Friday, February 03, 2012

Saturday May Show the Way for Russia's Spring

For The political landscape is characterized by an uncertainty without comparison during the Putin era. How the Russian leaders will handle continued mass protests, they probably do not know themselves. We are heading towards an uncertain spring.   

It was said about Hilding Hagberg, the Swedish 1950s communist leader, that he used to unfold his umbrella when it was raining in Moscow. Kremlin interest in the powers of weather has seldom been as great as now, for the Saturday 4 February opposition protests. Weather might decide the size of demonstrations and thereby the power in demands for Putin's dismissal. On Christmas eve, 100,000 gathered for the largest protests since the fall of the Soviet Union - an unwelcome reminder for the country's leadership that power is not a given.

A prognosis for continued developments up until the 4 March presidential elections is something few want to make today. The political landscape is still characterized by an uncertainty without comparison during the Putin era. How the Russian leaders will handle continued mass protests, they probably do not know themselves. We are heading towards an uncertain spring.

The Russian "tandemocracy" - with Putin at the handlebar and Medvedev as navigator - is swaying precariously when the map does not match reality. The roadmap has been thwarted and where things are heading, nobody knows. No wonder the passengers protest.

Russia during Putin may be read as a success story for a country in chaos and disarray after the collapse of the Soviet empire. A political mess and economic crisis turned into stability and growth, with the emergence of a thriwing middle class - although under increasing authoritarian rule. However, the Russian power paradox remains: The more formal state power, the less ability to exercise it. With the exception of political stability and some recent improvements in the rule of law, state governance capabilities have deteriorated since 2004. In Russian everyday life, this means constant encounters with corruption and wrongs without limitations or end. With falling energy incomes, power may no longer compensatre for discontent, at the same time as an increasingly affluent people demands more from those in power. Stagnation is seen in a system and confidence crisis.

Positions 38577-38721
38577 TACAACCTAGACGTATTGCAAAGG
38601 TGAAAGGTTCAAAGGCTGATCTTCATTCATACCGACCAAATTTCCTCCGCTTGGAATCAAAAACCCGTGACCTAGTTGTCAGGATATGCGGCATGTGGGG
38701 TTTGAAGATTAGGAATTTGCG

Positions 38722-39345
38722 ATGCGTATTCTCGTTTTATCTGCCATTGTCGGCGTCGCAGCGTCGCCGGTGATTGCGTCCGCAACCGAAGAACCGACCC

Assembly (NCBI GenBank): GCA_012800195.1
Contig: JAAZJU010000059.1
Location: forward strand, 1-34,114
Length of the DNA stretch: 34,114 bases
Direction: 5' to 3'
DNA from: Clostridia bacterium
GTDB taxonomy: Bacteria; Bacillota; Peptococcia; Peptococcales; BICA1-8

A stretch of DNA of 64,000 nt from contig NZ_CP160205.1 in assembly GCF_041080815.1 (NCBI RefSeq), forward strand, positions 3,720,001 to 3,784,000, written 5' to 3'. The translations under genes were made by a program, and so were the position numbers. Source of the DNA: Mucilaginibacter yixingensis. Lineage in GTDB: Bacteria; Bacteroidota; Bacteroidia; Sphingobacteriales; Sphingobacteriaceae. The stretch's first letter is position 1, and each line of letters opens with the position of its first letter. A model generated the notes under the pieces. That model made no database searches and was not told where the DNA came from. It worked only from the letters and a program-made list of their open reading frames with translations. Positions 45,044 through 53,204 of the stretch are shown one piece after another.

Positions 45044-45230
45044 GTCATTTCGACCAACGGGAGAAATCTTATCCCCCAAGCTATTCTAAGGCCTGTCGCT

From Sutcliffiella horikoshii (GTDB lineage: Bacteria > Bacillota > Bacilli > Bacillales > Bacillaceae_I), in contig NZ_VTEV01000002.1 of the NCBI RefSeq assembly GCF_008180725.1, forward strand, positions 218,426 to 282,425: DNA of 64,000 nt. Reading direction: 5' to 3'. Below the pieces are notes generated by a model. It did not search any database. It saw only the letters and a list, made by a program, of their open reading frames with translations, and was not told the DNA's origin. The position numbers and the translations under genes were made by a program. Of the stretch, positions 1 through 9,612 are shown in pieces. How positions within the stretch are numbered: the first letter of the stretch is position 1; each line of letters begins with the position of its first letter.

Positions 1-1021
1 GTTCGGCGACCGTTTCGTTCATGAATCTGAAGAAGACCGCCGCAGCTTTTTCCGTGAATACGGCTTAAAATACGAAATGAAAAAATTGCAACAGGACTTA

When Putin's presidential candidacy became clear last year, to many it was a sloping road without end. With twelve years in the rear mirror, six year terms and two terms, the perspective of Putin as president was 2024 - half a lifetime for many Russians. The temperature in public opinion - the state of the nation - fell under zero in late summer, with some mild weather during autumn, to turn to new winter cold  after the botched December parliamentary elections, with Putin's support for "the party of crooks and thieves" - United Russia. The voter barometets of the polling institutes are uncertain and at times inflated. Still, approval ratings for Putin have been halved over the last year from 60% to 27%. All the same, he would - lacking alternatives - get half the votes. 

It is thus the lack of alternatives that Putin now attacks. He puts stability, prosperity and national unity against the opposition's chaos, crisis, nationalism and disarray. Is that enough for a victory or must he rely on the system - aimed at fighting "coloured revolutions" - that he has built? The answer is uncertain. On the other hand, crisis is not Putin's greatest talent, with a record of bad judgement, bad information processing, hasty decisions, and sometimes ruthless brutality. Caution and apprehension thus signify regime reactions in the hope of improved sentiments. At the same time, the threat of confrontation is in the air. The question is if the system trusts itself anymore.

For many, an end of the Putin era would be dangerous and unrealistic wishful thinking. However, the power of wishful thinking should not be underestimated, when feelings replace the rationality Putin appeals to. The opposition is no realistic alternative, but the Putinist regime's lack of openness, new thinking, and perspective, carries as little allure. Eventually, one may simply rely on the gut-feeling, as Russians have always done - putting trust in yourself instead of those in power, who only offer more of the same.

Feelings are like weather. No one controls them, not even in a managed democracy. Dark clouds are piling up, but perhaps a ray of hope glimmers out of the dark skies of Russian democracy. Are we heading towards a Russian spring, or will there be a new front of Russian cold? The answer will be given after the 4 March presidential elections, but perhaps we will get an advance glimpse already on Saturday 4 February, as people gather in protest against corruption and misrule in Russian streets and squares. The Kremlin can no longer simply unfold its umbrella and pretend it is raining. Can we?